Cell lines were successfully established in continuous suspension culture from 10 patients with a histopathological diagnosis of diffuse histiocytic lymphoma (SU-DHL-1 to SU-DHL-10), two with North American Burkitt's lymphoma (SU-AmB-1 and SU-AmB-2), and one with acute lymphoblastic leukemia (SU-ALL-1). By screening a variety of parameters, including media, sera, effusion fluids, feeder layers, and chemical supplements, the nutritive growth requirements of lymphoma cells obtained from malignant effusions and lymph node biopsies were determined for each tumor. Most of these cell lines initially required human skin fibroblast or epithelial cell feeder layers from which they could be weaned after one to six weeks in culture and maintained in Roswell Park Memorial Institute Tissue Culture Medium 1640 containing 20% fetal calf serum and 10% pooled human serum. Several of these cell lines were successfully cloned on 0.5% Noble agar substrates. In the presence of human serum and selected feeder monolayers, cloning efficiencies increased significantly from <1% to 15 to 25%. In addition, the cloning efficiencies of certain cell lines showed a concentration-dependent increase with specific chemical supplements including l-cysteine and dithiothreitol. Placental colony-stimulating factor, nerve growth factor, epithelial growth factor, and fibroblastic growth factor were ineffective in augmenting the cloning efficiencies of the human lymphoma cell lines. After a single passage on agar, cells subpassaged from visible colonies showed markedly increased cloning efficiencies to levels as high as 50%. Such cloning efficiencies, coupled with the use of replica plating, make this technique applicable to genetic and quantitative radiobiological, immunological, and chemotherapeutic studies. Although these methods have thus far been used only with lymphoreticular tumors, they may also be applicable to the cell culture of other human neoplasms and normal tissues.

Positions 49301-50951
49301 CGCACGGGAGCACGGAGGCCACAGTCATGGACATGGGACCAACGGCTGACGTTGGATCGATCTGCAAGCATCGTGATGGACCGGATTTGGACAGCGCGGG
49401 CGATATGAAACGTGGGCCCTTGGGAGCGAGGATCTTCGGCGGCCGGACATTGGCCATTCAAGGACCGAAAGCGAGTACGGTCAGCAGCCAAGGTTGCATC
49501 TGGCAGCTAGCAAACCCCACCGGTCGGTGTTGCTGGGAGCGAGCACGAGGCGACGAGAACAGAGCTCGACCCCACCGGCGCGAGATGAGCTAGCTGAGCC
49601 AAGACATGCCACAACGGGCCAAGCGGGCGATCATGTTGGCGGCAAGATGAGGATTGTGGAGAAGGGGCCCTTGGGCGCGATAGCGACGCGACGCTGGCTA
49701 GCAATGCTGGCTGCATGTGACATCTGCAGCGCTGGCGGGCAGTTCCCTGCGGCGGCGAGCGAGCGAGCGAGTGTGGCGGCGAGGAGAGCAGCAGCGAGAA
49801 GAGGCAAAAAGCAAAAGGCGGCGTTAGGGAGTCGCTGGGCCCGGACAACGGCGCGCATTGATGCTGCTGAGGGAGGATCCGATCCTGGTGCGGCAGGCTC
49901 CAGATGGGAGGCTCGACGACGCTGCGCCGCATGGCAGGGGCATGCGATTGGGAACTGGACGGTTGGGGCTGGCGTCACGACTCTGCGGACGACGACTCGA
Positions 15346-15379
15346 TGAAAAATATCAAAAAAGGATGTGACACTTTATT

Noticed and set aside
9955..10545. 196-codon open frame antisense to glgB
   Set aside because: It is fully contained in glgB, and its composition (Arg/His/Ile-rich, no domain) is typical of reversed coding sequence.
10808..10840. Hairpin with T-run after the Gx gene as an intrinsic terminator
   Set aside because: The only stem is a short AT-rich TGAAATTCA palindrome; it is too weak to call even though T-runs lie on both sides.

1

Supported by Contract NO1-CP-43228 from the National Cancer Institute, NIH, Department of Health, Education, and Welfare, Bethesda, Md., and by gifts to the Joseph Edward Luetje Memorial Fund for Lymphoma Research. Presented in part at the American Association of Clinical Oncology meetings, Denver, Colo., May 1977 (13).

This content is only available via PDF.